On ten years of baby blogging


I’ve had this blog, this space, this vat of digital weirdness since 1999 which was right after Nostradamus wrote his predications. I took a break sometime in college, only really bringing it back to life when I graduated from the University of Washington and had a baby. If there’s anything that can fill the time before facebook and Pinterest and Which Sex and the City Character Are You quizzes (Spoiler: I’m Steve’s Mom! This pizza tastes like garbage!), it’s getting pregnant and writing all about it like Newsies: Off-Broadway La Leche League. The newness, the questions, the fear, the cuteness. There is endless material, sometimes boring baby woop-woop but still something to add to the pool. Plus, there are other women swimming in the same pool, though they are wearing bikinis and their pools have countless hippie dippie moon-womb connection parenting books as buoys and how dare you ask when you can feed your baby a HOT DOG, Mona, you country yokel with a uterus.

As a teenager, I blogged with the strokes of teenage desperation, Tori Amos mp3 playlists and pining to be the gothic babe of the week, a real goal I had in 1998. I made all my friends log into their parents’ ISP email accounts because you couldn’t vote with a hotmail address and for one week, I was the gothic babe. I didn’t even have a Hot Topic on Saipan to put an outfit together, I had to piece it with opera gloves (why was that on a tropical island) and a choker I made from a stretched out scrunchie and a clip-on earring.

And there were a few posts about college life, how I really thought my professor was a genius, reposts of my submissions for creative writing class, but then I got pregnant with Nathan.  A real deal baby in my tummy singing Adele, “Hello it’s me, I’m all up in your uterus and now you have to pee.”  


It was a special time to write. And a really special time to have with this little chubby, off the scales baby. I did complain and still do about what scars remain from navigating new motherhood, but I also loved the life I had with Nathan. It was the only time I was a stay-at-home mom, a glorious blip on my life radar when I could take Target walks and let Nathan memorize the voice of Dr. Phil. It was experimenting with craigslist and formula and work from home jobs that never panned out.

Yes, it was also filled with trying to fit in with a crowd that made fun of me because I chose the wrong wine glass (sorry I drank wine out of a box, the only cup I knew was red solo) and pink Razr cellphones (if you have to google that, not because you are unfamiliar with the model but because you are unaware there were phones that flipped open and that we would tell people to call us after 9pm because that’s when minutes were free, log off this right now before I tell your parents and you will be grounded.)

I had trouble breastfeeding Nathan and befriending other women so literally everything was the tits. I found a lot of sanity by writing about this baby, about broadcasting to the world that there was a young Chamorro woman with a fat little boy in Seattle trying to make sense out of it all.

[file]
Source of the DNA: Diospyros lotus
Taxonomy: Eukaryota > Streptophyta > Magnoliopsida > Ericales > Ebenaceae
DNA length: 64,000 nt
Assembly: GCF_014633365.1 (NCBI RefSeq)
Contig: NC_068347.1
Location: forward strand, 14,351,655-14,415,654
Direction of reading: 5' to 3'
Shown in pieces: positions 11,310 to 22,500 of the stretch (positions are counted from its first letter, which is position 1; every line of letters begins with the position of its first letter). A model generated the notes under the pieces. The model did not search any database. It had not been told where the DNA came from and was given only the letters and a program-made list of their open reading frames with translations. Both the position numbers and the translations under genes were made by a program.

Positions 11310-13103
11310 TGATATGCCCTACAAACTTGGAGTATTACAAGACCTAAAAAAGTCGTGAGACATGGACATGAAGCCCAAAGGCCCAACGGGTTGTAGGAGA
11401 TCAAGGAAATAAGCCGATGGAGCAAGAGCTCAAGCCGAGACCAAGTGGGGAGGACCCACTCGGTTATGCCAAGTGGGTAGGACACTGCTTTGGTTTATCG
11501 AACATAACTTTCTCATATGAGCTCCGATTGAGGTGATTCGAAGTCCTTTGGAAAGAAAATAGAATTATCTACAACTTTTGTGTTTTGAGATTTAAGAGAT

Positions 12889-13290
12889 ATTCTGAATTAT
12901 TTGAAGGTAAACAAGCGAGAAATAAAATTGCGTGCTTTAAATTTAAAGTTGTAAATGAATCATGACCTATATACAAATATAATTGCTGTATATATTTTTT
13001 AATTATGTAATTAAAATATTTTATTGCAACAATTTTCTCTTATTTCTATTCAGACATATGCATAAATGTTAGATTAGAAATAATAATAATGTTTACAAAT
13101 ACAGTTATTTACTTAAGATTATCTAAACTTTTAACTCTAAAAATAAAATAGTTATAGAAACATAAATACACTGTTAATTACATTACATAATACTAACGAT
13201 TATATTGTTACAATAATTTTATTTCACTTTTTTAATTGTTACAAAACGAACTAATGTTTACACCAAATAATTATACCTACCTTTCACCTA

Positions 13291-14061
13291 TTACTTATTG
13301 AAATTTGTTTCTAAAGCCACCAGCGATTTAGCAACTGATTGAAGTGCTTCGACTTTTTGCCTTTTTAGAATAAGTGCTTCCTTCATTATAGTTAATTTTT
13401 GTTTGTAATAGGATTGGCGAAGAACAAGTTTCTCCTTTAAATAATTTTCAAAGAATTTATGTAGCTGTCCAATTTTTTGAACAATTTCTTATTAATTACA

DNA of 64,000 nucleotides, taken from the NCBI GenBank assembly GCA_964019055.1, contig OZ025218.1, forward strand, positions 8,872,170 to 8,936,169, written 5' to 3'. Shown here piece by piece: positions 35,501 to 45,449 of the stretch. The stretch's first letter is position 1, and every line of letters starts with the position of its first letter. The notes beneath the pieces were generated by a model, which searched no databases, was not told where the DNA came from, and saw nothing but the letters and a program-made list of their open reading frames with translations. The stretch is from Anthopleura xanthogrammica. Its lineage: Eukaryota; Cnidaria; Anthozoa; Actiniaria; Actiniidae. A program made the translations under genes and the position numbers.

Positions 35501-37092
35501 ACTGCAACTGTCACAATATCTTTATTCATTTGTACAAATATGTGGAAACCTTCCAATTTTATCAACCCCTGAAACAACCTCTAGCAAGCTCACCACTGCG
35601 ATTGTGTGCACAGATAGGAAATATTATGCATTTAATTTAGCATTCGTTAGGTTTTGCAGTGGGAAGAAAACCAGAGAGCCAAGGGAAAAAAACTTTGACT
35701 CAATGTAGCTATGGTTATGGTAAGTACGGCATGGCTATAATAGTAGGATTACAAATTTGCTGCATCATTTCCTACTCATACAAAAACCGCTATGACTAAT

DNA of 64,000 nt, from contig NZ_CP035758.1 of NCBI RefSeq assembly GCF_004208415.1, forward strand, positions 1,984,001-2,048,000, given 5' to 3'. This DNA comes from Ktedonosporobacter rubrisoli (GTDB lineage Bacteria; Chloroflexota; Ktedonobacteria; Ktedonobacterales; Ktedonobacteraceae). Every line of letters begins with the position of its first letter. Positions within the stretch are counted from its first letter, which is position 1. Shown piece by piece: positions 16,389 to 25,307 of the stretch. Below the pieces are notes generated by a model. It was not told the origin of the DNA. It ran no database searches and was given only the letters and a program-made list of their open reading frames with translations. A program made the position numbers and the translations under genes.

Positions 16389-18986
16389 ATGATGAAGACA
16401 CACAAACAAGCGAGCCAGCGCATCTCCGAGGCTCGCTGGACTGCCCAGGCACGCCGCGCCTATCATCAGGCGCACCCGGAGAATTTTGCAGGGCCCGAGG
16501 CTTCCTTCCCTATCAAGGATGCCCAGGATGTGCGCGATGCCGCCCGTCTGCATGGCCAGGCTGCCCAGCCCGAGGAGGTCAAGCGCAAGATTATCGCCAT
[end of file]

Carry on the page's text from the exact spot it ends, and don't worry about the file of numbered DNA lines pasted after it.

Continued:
And now that baby who gave me so much fodder is ten years old. Happy birthday my sweet baby. You will always be my first baby, the one who made me a mom. The one who laughed at a box of Rice a Roni. The one whom I kept on my lap on a boppy pillow so I could type above you and write words like these.  Happy birthday Nathan.


What I want for Mother’s Day

Next week this baby boy will be 10 years old. And somehow I haven't aged at all. #forever23

A photo posted by Mona Concepcion (@kirida) on

I want the pink Juicy Couture knock-off sweat pants I wore my sophmore year of college. The year that Jennifer Lopez was J. Lo and made Ben Affleck look not like he just destroyed a Del Taco bathroom. That year, she was pink and gloss and singing about all she had and I wanted all that but I could only afford what Target had–a pair of pink soft velvety sweat pants that did look like pajama bottoms but I didn’t care. I could go to school, then go to sleep, then back to school and still be on trend.

I want you to travel to 2001 and find the guy who yelled at me for taking too long on the payphone because he needed it and yet there was another man beside me on the other phone, but I was the only being yelled at. I want you go to back and tell me it’s okay to stay on the phone since I paid for the time and then I’ll give you the handset anyway and we can both beat the patriarchy out of that asshole.

I want mimosas and scrambled eggs, but on a big yacht so I can bury at sea all the voices that have told me that I should wear red on stage, I should lose weight, I should shelve all my jokes for a year, that I’m too pretty to be a comic. I want to have a nice meal watching those voices go up in flames.

I want to go to the mom’s group night out, when most of the women were rehashing their birth stories, and one woman exclaimed, “I’m leaking!” and I want you to order a bucket size margarita, text me that you’re at another table and I’ll pretend that I’m going to the bathroom and join you at the party I should have been all along.

I want to find young mom Mona in 2006, desperate to be the best mom, just wanting to make this baby happy, clinging at transitory friendships, swirling in hormones and fear and tell her, you’re going to be okay. It’s all going to be okay. You’ll have a house of boys who laugh louder than any lingering doubt, whose hearts beat loudly, with sweat that soaks their thick heads of hair, whose arms are always outstretched and one word echoing wildly the moment they see you: “Mommy!”

But don’t throw out the sweatpants. You’ll need them later.

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